Dona:

The British theater industry was never designed and never looked upon black actors as anything other than people over there or people to open the doors or people to serve tea. If you go into the National Theater now you will see black actors, but if you go on to the top floor, there may be one. If you go into the canteen, there are lots of them working in the canteen. That thing about going mad is that I have seen over the years, lots of black actors have mental breakdowns. I think David Harewood did a program about his, in particular, but David Harewood is quite a successful actor now because he went to America. But if you're here working and working, I mean getting a break and doing the 'Merchant of Venice' 10 years after I'd started working and then meeting white actors who were just outta drama school and doing it. That shows you the difference how far behind I was and I could have said, 'I'm never going to get anywhere in this profession. I'm working and working. I can't get any breaks'. That will drive you mad and I've seen it happen to lots of people. So when I say my ambition is not to go mad, I really mean it. And also in the black community, mental health and sanity is not a given. If you go into any of the psychiatric hospitals, we are overrepresented and that's because the society is just not set up for us to succeed in that way. We can't expect and the glass ceiling and all the rest of it , we just can't expect to succeed and that's frustrating and some people are less robust than others and they go under...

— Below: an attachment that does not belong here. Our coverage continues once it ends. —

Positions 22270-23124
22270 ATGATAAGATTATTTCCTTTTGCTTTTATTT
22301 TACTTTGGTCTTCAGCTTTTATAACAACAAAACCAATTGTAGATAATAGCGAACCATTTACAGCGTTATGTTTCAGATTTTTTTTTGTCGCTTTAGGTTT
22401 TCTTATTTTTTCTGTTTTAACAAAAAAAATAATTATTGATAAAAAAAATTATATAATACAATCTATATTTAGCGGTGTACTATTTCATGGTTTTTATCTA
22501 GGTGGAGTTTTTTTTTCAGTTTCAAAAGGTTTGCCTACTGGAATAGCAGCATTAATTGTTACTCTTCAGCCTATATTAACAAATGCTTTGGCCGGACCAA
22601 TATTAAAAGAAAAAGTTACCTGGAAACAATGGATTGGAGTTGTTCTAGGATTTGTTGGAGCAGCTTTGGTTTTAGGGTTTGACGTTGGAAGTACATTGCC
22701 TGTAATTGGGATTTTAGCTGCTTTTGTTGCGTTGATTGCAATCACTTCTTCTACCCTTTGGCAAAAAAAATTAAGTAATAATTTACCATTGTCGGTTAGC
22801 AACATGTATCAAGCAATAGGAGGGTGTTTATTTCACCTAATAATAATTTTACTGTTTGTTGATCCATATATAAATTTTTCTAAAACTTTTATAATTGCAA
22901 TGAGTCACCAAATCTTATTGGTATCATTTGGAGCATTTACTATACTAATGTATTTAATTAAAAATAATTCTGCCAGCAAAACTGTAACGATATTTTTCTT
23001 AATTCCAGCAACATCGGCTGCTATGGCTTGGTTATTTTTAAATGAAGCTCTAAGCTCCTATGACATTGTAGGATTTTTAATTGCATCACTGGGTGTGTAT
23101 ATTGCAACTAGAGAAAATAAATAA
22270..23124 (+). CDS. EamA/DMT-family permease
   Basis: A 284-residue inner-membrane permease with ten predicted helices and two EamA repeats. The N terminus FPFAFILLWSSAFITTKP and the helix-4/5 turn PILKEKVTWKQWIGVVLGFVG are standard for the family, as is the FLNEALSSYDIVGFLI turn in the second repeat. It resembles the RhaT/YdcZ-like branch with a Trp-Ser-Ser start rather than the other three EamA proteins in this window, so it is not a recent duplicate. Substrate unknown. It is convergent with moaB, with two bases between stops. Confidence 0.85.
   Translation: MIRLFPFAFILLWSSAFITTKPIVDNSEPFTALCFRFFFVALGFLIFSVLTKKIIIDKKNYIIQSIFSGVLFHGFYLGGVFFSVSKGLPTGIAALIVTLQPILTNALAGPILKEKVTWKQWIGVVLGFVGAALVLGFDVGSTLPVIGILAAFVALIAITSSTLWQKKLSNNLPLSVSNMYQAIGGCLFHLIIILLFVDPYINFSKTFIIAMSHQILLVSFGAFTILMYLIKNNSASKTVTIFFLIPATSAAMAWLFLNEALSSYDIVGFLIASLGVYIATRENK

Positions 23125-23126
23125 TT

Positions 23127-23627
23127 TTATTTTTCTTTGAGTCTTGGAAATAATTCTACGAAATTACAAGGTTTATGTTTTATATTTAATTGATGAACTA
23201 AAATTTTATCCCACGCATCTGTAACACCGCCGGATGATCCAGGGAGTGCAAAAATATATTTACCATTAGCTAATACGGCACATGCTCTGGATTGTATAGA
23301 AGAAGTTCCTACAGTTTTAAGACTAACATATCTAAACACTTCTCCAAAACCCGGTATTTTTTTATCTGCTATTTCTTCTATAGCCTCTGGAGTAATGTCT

Varsha:

Y ou. You have not gone mad.

Dona:

No. I don't know...lots of people think I'm quite barmy.

Varsha: